It has been essential to bring nearly all these talented local specialists into the project. They have conducted energy inventories of the local school, formulated future plans and offered contracting knowledge. Through this process I have learned that using the community as a resource not only benefits the project directly, but also fosters ownership of it amongst those involved. Slowly, as more people take initiative and rise to the occasion, it is possible for the community as a whole to become the leader of its own progress.
Soren and Malene were honest with us about Samso. These projects are not always triumph and glory; there are struggles and challenges along the way. As leaders of such projects, it can be difficult to remain motivated, to keep the end goal in mind. Project leaders can burn out, and their projects with them. Yet even after seventeen years, Malene and Soren have remained passionate about their work and their island. How they possibly managed this has been my question throughout this course. What keeps leaders going throughout marathon projects?
My experience these past few weeks with the members of the Peaks Island community may hold the answer to this question.
When the community is given the opportunity to take ownership of its own projects, the leadership burn-out of individuals may be mitigated. The weight of the project does not rest on any one person. This allows the initial project leader to take on a more facilitative role, as Soren has done on Samso. In this way, the role of community ownership is important throughout the life of a project, and not only at the beginning. It is what allows a project to be sustainable.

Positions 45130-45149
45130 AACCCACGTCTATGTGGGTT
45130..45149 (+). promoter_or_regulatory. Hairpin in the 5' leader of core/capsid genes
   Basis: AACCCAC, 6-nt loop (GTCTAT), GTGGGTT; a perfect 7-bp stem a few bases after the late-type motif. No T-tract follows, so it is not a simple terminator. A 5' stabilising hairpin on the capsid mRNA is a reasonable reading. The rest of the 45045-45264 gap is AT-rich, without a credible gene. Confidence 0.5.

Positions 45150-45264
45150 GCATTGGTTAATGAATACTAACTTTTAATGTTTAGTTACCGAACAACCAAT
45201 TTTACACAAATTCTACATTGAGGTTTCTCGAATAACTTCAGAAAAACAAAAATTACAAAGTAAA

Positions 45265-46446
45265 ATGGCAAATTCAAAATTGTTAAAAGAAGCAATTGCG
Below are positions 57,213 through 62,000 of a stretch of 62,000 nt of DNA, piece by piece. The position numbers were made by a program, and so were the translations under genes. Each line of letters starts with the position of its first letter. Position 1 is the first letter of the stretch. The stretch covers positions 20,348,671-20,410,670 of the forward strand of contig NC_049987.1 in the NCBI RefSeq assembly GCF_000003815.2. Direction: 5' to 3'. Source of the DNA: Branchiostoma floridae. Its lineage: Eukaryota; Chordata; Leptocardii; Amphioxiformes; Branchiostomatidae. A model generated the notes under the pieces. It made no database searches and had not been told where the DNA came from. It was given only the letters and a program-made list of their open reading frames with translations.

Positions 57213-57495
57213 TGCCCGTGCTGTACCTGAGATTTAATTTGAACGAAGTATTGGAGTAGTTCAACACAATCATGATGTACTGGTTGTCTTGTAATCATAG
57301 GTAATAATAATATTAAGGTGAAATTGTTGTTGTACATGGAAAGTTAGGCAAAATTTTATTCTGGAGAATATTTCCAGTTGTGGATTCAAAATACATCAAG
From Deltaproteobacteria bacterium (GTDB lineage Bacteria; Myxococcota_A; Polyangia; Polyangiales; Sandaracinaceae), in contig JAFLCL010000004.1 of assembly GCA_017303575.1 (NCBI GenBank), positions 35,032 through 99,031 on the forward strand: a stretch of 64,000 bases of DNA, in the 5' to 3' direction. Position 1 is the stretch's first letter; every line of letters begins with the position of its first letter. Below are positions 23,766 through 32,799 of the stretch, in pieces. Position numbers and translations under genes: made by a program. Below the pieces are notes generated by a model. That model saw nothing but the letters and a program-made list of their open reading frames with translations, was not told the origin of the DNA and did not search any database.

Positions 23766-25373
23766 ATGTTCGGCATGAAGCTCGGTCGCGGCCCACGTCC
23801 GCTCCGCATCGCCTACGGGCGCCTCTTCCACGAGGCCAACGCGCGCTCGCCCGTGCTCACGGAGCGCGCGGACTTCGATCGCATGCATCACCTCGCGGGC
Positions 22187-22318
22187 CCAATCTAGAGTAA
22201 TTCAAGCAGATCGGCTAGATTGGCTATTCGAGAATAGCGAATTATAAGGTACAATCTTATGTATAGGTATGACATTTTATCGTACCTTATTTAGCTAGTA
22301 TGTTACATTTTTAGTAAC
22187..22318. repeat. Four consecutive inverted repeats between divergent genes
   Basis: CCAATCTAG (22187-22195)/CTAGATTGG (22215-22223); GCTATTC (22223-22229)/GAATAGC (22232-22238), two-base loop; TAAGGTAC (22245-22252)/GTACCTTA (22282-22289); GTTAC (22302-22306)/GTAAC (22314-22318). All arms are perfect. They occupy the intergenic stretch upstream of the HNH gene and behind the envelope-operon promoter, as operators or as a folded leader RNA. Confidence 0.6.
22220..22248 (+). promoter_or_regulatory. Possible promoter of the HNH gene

For this reason, we chose the school on Peaks Island to become the community model in energy efficiency and sustainable heating.
Participants in a Fund for Maine Islands course pioneered by College of the Atlantic and the Island Institute chose the school on Peaks Island to become a community model in energy efficiency and sustainable heating. Photo credit: Saren Peetz
Everyone pays taxes to the school, and many people on the island have school-age children. This entails an automatic sense of ownership over what happens there on behalf of the community. As we go about plans to supplant the current boiler with heat pumps—a strategy that could easily save the school tens of thousands of dollars a year on heating alone—and insulate the basement, we are already gaining support from Peaks islanders.
With a little time and proof of success, this support could flourish into leadership on projects in the future.